He said: “I thought I was going to lose my job. Entertaining was a key part of my identity. I had created a brand around being Scottish and knowing my whiskies.
“But instead of losing business, I became faster, sharper and better at what I did. I found healthier ways to bond with people, and realised you don’t need alcohol to be successful and have a good time.”
Ruari and Jen say giving up alcohol has saved their relationship. They have been married for 10 years and are parents to daughters Tillie, now aged six, and Robin, four.
Ruari said: “I became a better husband, better at work and a better dad.
“I thought, how can I bottle this and give it to other people? So that’s what we’ve done through One Year No Beer.”
After giving up booze, Ruari met up with a friend, Andy Ramage, and found out that he had also stopped drinking.
They hatched the idea of the online support group which designs alcohol-free challenges to help people to stop drinking and focus on things such as family.
Jen said: “Alcohol is so ingrained into our society – we have a drink to celebrate, to cheer ourselves up, to help us relax – that you are almost seen as weird if you say you aren’t drinking.
“Ruari and Andy thought it would be good to give people an all-year-round reason to say they weren’t drinking while they change their mindset around alcohol.
“You don’t have to be an alcoholic or even a binge drinker to know when your life could be so much better without alcohol.
“I’d often have a drink at the end of the day to help me unwind. I’d always been quite a party person, and would enjoy prosecco and bubbles on a night out.
“But I realised alcohol was not my friend. I didn’t like the feeling of the morning after and it would affect my anxiety levels all week. Now I’ve got so much more energy, I feel so much better and I’ve created lasting healthy habits."
She said of One Year No Beer: “Our members share with us their amazing stories of how their lives have been transformed since [joining].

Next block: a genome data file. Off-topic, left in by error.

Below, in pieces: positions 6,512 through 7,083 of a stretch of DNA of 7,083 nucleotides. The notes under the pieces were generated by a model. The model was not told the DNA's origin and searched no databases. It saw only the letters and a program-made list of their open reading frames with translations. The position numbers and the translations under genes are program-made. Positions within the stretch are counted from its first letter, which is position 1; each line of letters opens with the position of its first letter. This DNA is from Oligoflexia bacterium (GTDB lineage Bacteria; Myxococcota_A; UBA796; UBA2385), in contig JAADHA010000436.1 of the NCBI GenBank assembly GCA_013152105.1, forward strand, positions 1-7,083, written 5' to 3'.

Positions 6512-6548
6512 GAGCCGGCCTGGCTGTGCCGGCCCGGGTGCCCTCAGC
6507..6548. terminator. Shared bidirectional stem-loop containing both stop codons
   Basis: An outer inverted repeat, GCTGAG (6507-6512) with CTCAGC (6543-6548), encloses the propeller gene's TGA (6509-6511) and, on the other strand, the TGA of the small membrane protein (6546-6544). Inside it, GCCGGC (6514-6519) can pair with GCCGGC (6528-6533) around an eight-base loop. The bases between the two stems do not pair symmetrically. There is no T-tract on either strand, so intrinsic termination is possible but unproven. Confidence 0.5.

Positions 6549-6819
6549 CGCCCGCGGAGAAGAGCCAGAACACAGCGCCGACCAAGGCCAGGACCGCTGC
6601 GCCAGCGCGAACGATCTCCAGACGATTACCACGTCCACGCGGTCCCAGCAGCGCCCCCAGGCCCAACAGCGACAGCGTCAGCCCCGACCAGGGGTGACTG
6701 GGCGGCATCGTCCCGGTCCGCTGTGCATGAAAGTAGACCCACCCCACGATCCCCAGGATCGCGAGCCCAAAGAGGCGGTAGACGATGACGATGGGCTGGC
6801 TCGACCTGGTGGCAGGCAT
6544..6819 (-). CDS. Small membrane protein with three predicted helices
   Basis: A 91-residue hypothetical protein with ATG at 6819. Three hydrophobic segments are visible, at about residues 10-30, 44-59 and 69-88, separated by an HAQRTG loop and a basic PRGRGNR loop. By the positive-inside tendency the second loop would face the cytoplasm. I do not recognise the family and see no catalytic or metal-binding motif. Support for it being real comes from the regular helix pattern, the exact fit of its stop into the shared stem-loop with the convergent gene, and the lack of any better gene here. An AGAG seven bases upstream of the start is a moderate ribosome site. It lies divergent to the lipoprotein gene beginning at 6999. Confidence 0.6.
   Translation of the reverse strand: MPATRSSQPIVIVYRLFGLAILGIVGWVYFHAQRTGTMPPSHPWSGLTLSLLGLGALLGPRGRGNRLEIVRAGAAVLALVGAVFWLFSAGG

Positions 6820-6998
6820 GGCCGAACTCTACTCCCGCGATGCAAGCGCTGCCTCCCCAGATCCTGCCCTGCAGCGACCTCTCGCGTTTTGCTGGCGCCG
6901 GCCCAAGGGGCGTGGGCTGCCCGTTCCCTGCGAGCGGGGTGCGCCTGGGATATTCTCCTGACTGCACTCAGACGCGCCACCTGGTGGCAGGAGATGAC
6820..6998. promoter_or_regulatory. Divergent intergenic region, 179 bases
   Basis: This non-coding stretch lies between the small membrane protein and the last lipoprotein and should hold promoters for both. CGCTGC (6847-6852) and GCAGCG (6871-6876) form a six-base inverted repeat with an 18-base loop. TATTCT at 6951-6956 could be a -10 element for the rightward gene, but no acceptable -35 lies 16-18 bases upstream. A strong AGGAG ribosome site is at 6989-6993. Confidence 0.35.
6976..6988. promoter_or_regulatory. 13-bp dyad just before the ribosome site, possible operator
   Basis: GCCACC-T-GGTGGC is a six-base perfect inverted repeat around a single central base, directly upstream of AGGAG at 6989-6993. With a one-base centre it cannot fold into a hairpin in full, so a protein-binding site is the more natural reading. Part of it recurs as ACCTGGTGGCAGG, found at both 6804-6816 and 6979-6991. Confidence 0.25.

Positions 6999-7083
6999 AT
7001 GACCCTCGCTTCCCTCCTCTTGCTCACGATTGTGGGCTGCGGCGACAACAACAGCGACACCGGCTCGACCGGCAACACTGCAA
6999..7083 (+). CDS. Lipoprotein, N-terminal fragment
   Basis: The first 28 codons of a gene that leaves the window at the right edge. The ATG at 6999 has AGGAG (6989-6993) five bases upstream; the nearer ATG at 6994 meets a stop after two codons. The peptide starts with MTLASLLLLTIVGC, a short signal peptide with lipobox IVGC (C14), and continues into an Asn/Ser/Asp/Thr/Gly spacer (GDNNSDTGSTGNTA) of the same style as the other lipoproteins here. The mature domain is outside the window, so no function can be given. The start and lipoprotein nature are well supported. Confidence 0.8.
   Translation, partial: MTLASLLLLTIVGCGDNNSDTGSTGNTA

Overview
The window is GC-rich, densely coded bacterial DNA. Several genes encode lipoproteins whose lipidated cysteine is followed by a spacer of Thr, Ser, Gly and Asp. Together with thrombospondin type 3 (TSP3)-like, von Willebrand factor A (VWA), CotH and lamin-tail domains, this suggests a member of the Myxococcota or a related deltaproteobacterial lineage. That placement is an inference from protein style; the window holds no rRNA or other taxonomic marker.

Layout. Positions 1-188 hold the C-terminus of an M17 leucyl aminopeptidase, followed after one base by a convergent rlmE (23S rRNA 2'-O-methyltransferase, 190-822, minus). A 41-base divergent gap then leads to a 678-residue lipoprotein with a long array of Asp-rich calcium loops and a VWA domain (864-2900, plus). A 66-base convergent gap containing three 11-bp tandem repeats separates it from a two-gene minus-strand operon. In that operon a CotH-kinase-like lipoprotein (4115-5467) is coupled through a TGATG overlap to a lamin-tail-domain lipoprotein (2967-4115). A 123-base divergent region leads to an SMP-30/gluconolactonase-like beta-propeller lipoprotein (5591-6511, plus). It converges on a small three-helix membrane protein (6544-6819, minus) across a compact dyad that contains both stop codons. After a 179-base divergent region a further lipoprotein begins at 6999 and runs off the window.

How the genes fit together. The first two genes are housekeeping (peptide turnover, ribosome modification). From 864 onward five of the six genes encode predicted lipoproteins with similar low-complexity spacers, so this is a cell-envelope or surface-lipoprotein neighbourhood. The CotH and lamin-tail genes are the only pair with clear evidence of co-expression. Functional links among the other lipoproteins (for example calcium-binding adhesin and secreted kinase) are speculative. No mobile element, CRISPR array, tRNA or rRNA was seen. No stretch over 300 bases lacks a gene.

“They tell us how giving up alcohol has helped them lose weight, saved their relationships and even saved their lives.
“One couple went through five rounds of IVF, then, after giving up alcohol, became pregnant naturally.
“One member became the first to kayak around the island she lives on – in a boat called Chardon Nay she bought with the money she saved from not buying alcohol.”
Last month, researchers at King's College London said huge cuts to alcohol rehab services mean a "national epidemic" of alcohol-related problems is not being tackled.
The study found that people with alcohol dependency in Scotland and Wales - where money has been invested in treatment services - are 2.5 times more likely to have access to specialist treatment than those in England.
In England, hospital admissions for alcohol-related conditions have soared by 17 per cent in the past decade.
A separate study last year by the World Health Organisation and led by the University of St Andrews found that teenage drinking in Scotland had dropped "dramatically" in the last decade.
Weekly drinking among Scottish 15-year-olds had declined from 41 per cent to 11 per cent in girls and from 41 per cent to 14 per cent among boys.